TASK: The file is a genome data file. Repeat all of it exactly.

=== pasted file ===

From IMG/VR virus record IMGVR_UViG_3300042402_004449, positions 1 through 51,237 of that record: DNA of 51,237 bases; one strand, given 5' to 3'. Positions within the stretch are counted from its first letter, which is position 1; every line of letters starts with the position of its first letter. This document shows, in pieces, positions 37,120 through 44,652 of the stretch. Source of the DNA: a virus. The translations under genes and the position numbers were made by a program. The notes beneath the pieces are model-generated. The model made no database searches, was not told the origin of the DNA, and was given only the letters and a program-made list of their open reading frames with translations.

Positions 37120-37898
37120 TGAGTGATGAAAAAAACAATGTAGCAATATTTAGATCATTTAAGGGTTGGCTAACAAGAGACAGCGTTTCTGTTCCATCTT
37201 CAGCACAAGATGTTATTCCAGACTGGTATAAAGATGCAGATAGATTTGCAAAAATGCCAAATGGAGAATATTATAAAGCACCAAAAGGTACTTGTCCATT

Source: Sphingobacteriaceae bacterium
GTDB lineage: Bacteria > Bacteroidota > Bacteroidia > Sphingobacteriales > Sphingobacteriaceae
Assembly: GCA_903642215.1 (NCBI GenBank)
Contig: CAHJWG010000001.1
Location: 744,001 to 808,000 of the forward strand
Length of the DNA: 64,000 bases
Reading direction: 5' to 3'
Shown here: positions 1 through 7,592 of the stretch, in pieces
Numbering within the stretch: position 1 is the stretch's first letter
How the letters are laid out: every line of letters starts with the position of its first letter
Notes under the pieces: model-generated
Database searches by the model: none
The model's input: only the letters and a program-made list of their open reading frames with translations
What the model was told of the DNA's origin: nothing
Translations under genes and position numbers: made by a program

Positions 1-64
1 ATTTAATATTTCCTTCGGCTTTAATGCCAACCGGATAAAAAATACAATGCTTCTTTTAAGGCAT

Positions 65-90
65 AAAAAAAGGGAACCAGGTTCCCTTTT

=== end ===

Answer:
From IMG/VR virus record IMGVR_UViG_3300042402_004449, positions 1 through 51,237 of that record: DNA of 51,237 bases; one strand, given 5' to 3'. Positions within the stretch are counted from its first letter, which is position 1; every line of letters starts with the position of its first letter. This document shows, in pieces, positions 37,120 through 44,652 of the stretch. Source of the DNA: a virus. The translations under genes and the position numbers were made by a program. The notes beneath the pieces are model-generated. The model made no database searches, was not told the origin of the DNA, and was given only the letters and a program-made list of their open reading frames with translations.

Positions 37120-37898
37120 TGAGTGATGAAAAAAACAATGTAGCAATATTTAGATCATTTAAGGGTTGGCTAACAAGAGACAGCGTTTCTGTTCCATCTT
37201 CAGCACAAGATGTTATTCCAGACTGGTATAAAGATGCAGATAGATTTGCAAAAATGCCAAATGGAGAATATTATAAAGCACCAAAAGGTACTTGTCCATT

Source: Sphingobacteriaceae bacterium
GTDB lineage: Bacteria > Bacteroidota > Bacteroidia > Sphingobacteriales > Sphingobacteriaceae
Assembly: GCA_903642215.1 (NCBI GenBank)
Contig: CAHJWG010000001.1
Location: 744,001 to 808,000 of the forward strand
Length of the DNA: 64,000 bases
Reading direction: 5' to 3'
Shown here: positions 1 through 7,592 of the stretch, in pieces
Numbering within the stretch: position 1 is the stretch's first letter
How the letters are laid out: every line of letters starts with the position of its first letter
Notes under the pieces: model-generated
Database searches by the model: none
The model's input: only the letters and a program-made list of their open reading frames with translations
What the model was told of the DNA's origin: nothing
Translations under genes and position numbers: made by a program

Positions 1-64
1 ATTTAATATTTCCTTCGGCTTTAATGCCAACCGGATAAAAAATACAATGCTTCTTTTAAGGCAT

Positions 65-90
65 AAAAAAAGGGAACCAGGTTCCCTTTT